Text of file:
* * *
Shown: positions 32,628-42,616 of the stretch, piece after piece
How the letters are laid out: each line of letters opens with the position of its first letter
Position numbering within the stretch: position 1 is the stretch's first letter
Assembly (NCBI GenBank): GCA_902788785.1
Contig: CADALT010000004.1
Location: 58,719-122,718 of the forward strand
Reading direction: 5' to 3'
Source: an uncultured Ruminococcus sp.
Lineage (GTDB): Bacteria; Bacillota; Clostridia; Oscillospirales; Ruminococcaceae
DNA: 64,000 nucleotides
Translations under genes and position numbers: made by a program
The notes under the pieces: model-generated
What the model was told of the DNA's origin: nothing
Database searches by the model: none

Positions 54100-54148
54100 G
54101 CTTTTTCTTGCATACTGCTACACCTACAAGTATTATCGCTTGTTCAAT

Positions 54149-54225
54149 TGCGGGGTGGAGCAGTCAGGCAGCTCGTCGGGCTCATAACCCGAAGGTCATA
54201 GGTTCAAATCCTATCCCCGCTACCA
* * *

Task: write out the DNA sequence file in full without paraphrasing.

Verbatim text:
Shown: positions 32,628-42,616 of the stretch, piece after piece
How the letters are laid out: each line of letters opens with the position of its first letter
Position numbering within the stretch: position 1 is the stretch's first letter
Assembly (NCBI GenBank): GCA_902788785.1
Contig: CADALT010000004.1
Location: 58,719-122,718 of the forward strand
Reading direction: 5' to 3'
Source: an uncultured Ruminococcus sp.
Lineage (GTDB): Bacteria; Bacillota; Clostridia; Oscillospirales; Ruminococcaceae
DNA: 64,000 nucleotides
Translations under genes and position numbers: made by a program
The notes under the pieces: model-generated
What the model was told of the DNA's origin: nothing
Database searches by the model: none

Positions 54100-54148
54100 G
54101 CTTTTTCTTGCATACTGCTACACCTACAAGTATTATCGCTTGTTCAAT

Positions 54149-54225
54149 TGCGGGGTGGAGCAGTCAGGCAGCTCGTCGGGCTCATAACCCGAAGGTCATA
54201 GGTTCAAATCCTATCCCCGCTACCA